It was 1980 and one of those beautiful sunny spring days in Vancouver, when the eyes finally begin to re-familiarize themselves with sunlight after the long dark winter skies. On that day I wandered into the Western Front offices and bookstore in Gastown. The covers of two books caught my eye. Their design was the first thing to pull me over. A basic, straight to the point, effective and efficient design: title, name, publisher and a photograph of the author.
How could something so simple and straightforward, something so attractive and so apparently common sense also be so rare? Aside from the names on those covers - Marco Fraticelli, Antonio D'Alfonso - the books were made unusual by the fact of their being in English. They would have been much more usual had they been in Italian or translations from the Italian. But the fact that they carried Italian names and were originally written in English made them unusual.
It is hard to say if I had even thought of the possibility of books like that. I only know that I was drawn to them and felt the immediate need to communicate with these people. I had met Pier Giorgio Di Cicco not long before this, while living in Victoria. He was there for a reading, and during a get-together at Robin Skelton's our conversation turned into an interview. We talked about his writing, his notion of what it might have meant to identify as a writer of Italian background writing in English, in Canada. We talked about the anthology of Italian Canadian poetry Roman Candles, its context and supposed function. But, even Di Cicco's anthology did not carry for me the same meaning that finding those two other books did. First of all, the Quebecois reality from which they emerged suddenly added a new dimension to the whole context.
Here were Italian writers writing in English and possibly French and Italian from within a French cultural reality. But truly, the significance of Guernica and its manifestation on the shelves of the Western Front lay in something completely different. Those books and that enterprise represented not only the potential for community, but also the possibility of controlling one's own means of cultural production and dissemination. There had always been small presses, and in Quebec they could be said to have done that work, but they were more representative of a binary culture rather than of a minority one. No one affiliated, representing or emerging from a so-called "minority" or "ethnic" group had done what Guernica was proposing to do by its mere presence.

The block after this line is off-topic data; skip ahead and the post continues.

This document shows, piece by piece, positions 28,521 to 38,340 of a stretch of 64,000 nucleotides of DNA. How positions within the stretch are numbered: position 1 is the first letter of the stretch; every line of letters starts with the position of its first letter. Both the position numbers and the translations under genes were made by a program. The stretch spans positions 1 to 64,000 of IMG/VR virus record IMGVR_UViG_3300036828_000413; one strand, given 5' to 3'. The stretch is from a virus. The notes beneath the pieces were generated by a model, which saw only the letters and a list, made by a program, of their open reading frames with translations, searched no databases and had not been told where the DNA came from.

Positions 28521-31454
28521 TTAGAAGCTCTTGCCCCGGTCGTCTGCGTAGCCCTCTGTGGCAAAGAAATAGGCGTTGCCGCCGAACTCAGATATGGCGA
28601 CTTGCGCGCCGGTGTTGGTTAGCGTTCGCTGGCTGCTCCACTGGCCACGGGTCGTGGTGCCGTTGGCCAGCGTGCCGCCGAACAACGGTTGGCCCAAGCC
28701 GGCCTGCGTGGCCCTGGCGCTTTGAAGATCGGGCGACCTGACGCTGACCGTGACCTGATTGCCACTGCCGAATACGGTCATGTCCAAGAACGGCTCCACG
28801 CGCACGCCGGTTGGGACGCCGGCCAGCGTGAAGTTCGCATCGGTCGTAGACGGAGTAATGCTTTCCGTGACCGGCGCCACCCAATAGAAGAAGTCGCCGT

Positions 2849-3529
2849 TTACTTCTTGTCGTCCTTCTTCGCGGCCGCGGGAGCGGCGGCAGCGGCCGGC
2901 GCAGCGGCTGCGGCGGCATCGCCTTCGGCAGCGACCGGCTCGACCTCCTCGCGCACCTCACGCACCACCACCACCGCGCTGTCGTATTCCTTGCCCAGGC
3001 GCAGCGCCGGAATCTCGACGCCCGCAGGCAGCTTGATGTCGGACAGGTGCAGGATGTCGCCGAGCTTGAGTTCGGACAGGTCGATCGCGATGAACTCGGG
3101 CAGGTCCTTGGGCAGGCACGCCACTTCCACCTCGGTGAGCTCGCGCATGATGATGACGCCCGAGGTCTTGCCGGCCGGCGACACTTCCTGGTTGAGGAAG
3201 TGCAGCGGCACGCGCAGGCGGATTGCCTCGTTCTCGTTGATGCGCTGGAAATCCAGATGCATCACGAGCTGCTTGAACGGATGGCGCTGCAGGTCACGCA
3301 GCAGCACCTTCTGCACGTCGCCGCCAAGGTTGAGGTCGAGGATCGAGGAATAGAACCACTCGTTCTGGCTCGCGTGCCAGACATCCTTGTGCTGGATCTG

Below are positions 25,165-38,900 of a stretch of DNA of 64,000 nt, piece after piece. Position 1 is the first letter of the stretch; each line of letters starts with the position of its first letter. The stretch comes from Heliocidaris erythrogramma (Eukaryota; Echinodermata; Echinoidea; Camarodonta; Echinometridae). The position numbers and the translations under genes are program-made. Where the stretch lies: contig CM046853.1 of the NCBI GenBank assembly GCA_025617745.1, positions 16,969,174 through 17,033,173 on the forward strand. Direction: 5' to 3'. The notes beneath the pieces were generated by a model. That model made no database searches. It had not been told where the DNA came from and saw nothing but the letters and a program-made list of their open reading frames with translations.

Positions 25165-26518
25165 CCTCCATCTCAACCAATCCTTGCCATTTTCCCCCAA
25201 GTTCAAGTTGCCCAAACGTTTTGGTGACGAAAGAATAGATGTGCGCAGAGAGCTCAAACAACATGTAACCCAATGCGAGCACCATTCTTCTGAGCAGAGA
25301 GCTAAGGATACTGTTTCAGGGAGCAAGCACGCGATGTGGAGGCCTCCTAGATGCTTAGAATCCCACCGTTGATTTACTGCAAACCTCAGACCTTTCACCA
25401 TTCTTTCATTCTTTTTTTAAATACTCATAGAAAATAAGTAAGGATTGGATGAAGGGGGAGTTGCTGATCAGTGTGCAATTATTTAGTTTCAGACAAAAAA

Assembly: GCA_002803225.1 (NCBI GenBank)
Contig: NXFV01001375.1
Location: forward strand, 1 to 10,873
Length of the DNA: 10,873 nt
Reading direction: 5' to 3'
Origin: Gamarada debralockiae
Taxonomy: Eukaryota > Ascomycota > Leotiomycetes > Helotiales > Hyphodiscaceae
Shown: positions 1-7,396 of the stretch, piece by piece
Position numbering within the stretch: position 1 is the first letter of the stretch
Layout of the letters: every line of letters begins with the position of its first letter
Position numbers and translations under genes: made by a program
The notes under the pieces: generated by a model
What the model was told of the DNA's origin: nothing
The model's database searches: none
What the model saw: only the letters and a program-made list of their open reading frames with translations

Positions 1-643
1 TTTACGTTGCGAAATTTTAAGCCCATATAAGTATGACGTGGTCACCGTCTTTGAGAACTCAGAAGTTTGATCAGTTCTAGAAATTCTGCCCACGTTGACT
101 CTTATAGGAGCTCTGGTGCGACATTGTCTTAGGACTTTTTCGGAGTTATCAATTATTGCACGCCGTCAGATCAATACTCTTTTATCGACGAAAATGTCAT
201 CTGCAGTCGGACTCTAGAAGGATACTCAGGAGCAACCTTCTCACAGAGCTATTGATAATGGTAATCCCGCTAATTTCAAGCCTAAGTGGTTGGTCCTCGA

Antonio D'Alfonso used his press initially to publish his own Queror, Marco Fraticelli's haiku poetry, Instants, and Filippo Salvatore's Suns of Darkness. But if you are even distantly thinking "vanity press," a quick look at Guernica's diversified and eclectic collection of authors and publications should quickly dispel that notion.
Antonio D'Alfonso and Guernica are, of course, separate entities. One is a writer, intellectual, father, husband, friend; the other is an idea, a concept, an ideology, a philosophy that has taken on a life of its own. But the two cannot be thought of independently from one another. Right from the beginning Guernica developed as an approach to explain Canadian cultural realities.
It was in this guise that Antonio D'Alfonso was also among the founders of that important cultural publication from Montreal that was ViceVersa. D'Alfonso is Quebecois through and through, and he is undeniably Italian, which makes him indisputably Canadian. Through these vantage points he has lived the ins and outs of our cultural uniqueness, and his press is a reflection of the positive sustainment of our common Canadian identity crisis.
Another contribution that I regard among Guernica's most useful is in its role in educating writers about publishing and associated issues. Writers very rarely take an interest in the function or importance of things like ISBN numbers, copyright or the like; yet these are fundamental tools of the trade. A press such as Guernica is not merely a place to drop off a finished manuscript and then go home to start the next one; it is an organism that enables the ongoing relationship between writers, editors, publishers and the world, and it is a potentially useful representative entity on their behalf.
Go through the Guernica catalogue and you will find that some names come up again and again. This is an indication that Guernica represents much more than just another place to publish a manuscript. Guernica is a cultural entity interested in proposing, through its writers and publications, an approach to culture and cultural production that is Canadian through and through. The varieties of representation and opinion that Guernica seeks and offers readers are most definitely devoted to maintaining cultural diversity and freedom of expression and production.